Footballers and Celebrating goals II
Started this Topic two days back, you can check the first part through this link.
...The introduction of Video assistance referee (VAR) has seen a great change in football. Footballers now hit the ball even after the ref blows the whistle for an offside. They know there’s the probability that the VAR will overturn the referee's decision, so it’s better to be safe than sorry. Some years back doing this might get a player a booking. I can remember how van Persie got a second yellow card for hitting the ball even after the ref blew the whistle. It was in a match against Barcelona and he was accused of wasting the time by kicking the ball. The red card changed the course of the game.
The same thing can’t be said today, it’s more reasonable to ignore the ref's whistle if you feel you are on-side, VAR will do the rest for you.
Another pressing issue with VAR overturning goals or decisions made by the referee is the yellow card given to a player after taking off his shirt. Imagine a player scores and off his shirt in celebration, he receives a yellow card for this but unfortunately, VAR cancels the goal. The big question is “Should the yellow card be cancelled too?”
About two weeks ago Arkadiusz Milik thought he had scored a last-minute winner for Juventus and took off his shirt in celebration, earning a second booking, and receiving his marching orders in the process. I’m sure what people will say is since he was on a yellow card already, he shouldn’t have off his shirt but remember two days ago I talked about how spontaneous celebrations are sometimes. The situation, time, and condition in which the goal is scored do contribute to the emotions one feels after scoring.
Image from goal
Juventus were closing 2 goals to nil at home against Salernitana and got two goals back in the last minutes of the game, scoring what he thought was the winner in the 94th minute is worth celebrating but it wasn’t to be.
His goal got cancelled after the VAR check but his booking stood. Fair?
Richarlison’s first goal denied
Just like Milik, Richarlison scored a last-minute goal, though it was a winning goal, it was a special one for him. The Brazilian moved from Everton to Tottenham in the last transfer window and was desperately looking to impress his new club and the best way to do that is by doing what he knows how to do best- score goals.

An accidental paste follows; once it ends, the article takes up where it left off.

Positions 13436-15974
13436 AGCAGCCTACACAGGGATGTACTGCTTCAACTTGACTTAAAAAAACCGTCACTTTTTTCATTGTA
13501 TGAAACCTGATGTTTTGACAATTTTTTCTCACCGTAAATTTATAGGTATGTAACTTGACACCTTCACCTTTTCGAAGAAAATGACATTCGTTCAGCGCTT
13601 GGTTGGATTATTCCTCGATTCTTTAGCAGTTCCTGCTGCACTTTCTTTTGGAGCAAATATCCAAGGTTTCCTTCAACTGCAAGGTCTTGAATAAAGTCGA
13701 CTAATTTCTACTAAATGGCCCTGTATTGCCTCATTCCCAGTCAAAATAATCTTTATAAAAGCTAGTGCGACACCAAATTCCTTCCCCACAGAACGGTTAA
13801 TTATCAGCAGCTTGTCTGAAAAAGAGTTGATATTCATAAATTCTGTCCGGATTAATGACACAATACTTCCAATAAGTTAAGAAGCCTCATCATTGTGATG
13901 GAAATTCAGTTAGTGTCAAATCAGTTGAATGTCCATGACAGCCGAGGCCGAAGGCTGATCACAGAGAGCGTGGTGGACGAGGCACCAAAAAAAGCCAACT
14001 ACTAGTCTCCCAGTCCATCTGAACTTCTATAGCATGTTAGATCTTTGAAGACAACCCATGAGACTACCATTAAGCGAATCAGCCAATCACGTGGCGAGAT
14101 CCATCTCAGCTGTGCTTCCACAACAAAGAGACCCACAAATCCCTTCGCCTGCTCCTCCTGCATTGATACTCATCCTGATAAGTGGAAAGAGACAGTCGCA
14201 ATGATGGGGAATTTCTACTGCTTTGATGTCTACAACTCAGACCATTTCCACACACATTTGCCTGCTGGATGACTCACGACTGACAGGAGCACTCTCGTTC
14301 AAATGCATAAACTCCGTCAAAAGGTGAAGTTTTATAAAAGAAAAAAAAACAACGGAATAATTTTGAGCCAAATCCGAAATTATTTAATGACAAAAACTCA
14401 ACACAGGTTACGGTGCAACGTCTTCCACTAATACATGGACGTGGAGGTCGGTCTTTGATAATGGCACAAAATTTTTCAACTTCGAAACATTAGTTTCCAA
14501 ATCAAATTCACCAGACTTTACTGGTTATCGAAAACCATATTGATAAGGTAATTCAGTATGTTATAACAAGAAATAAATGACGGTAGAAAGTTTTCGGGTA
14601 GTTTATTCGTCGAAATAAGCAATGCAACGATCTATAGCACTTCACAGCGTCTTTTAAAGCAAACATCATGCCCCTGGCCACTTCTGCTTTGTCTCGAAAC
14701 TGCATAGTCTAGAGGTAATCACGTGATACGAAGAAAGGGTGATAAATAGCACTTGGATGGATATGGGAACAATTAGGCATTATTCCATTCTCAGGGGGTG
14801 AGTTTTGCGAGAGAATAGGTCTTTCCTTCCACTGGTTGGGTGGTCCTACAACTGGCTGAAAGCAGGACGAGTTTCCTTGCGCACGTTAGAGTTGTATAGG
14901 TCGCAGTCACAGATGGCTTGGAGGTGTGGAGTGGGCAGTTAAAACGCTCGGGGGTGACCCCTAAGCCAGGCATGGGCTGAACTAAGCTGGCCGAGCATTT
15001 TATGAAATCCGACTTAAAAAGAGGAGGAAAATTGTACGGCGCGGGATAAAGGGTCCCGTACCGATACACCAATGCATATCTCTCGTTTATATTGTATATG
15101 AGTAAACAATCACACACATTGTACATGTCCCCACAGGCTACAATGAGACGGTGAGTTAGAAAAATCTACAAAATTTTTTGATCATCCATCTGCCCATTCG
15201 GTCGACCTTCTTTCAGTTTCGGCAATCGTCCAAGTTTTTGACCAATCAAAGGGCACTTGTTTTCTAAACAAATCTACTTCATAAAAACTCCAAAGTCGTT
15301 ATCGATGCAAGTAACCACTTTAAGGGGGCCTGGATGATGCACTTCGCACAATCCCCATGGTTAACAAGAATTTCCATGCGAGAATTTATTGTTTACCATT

The goals didn’t come not for lack of trying but it seems luck wasn’t on his side. Finally, against Fulham with his team 2-1 up he got the goal he so much desired. He took off racing to the corner flag, pulled his shirt off, savouring the feeling of putting a big smile on the spurs faithful face but he got a shocker.
Image from thesun.co.uk
After the VAR check, his goal was cancelled for an offside but he was booked for removing his shirt. Fair?
Why is removing one’s shirt an offence?
I won’t go deep into this, because I still have Vini’s dance celebration (Which isn’t new for Brazilians and some other players), the racist attack and the support he received from his countrymen and others.
Removing one’s shirt wasn’t a bookable offence at some point until the year 2004. As I mentioned in the pre3vcious episode, players sometimes reveal in prints below their shirt that might lead to controversies, political chaos and fan war. All of these led to the rule, also some players waste time with this. The time it takes to wear the shirt back or get another shirt is sometimes long, this is so because after pulling off their shirt some player throws it into the crowd and have to go get another when the match resumes.
So whether VAR cancels a goal or not, the offence is still committed and must be punished. Whether this is fair or not is left to the public.
There are various other reasons but that's a story for another day, let’s go back to players' celebration and the implication, and we will continue that with Vinicius Junior’s recent issue.
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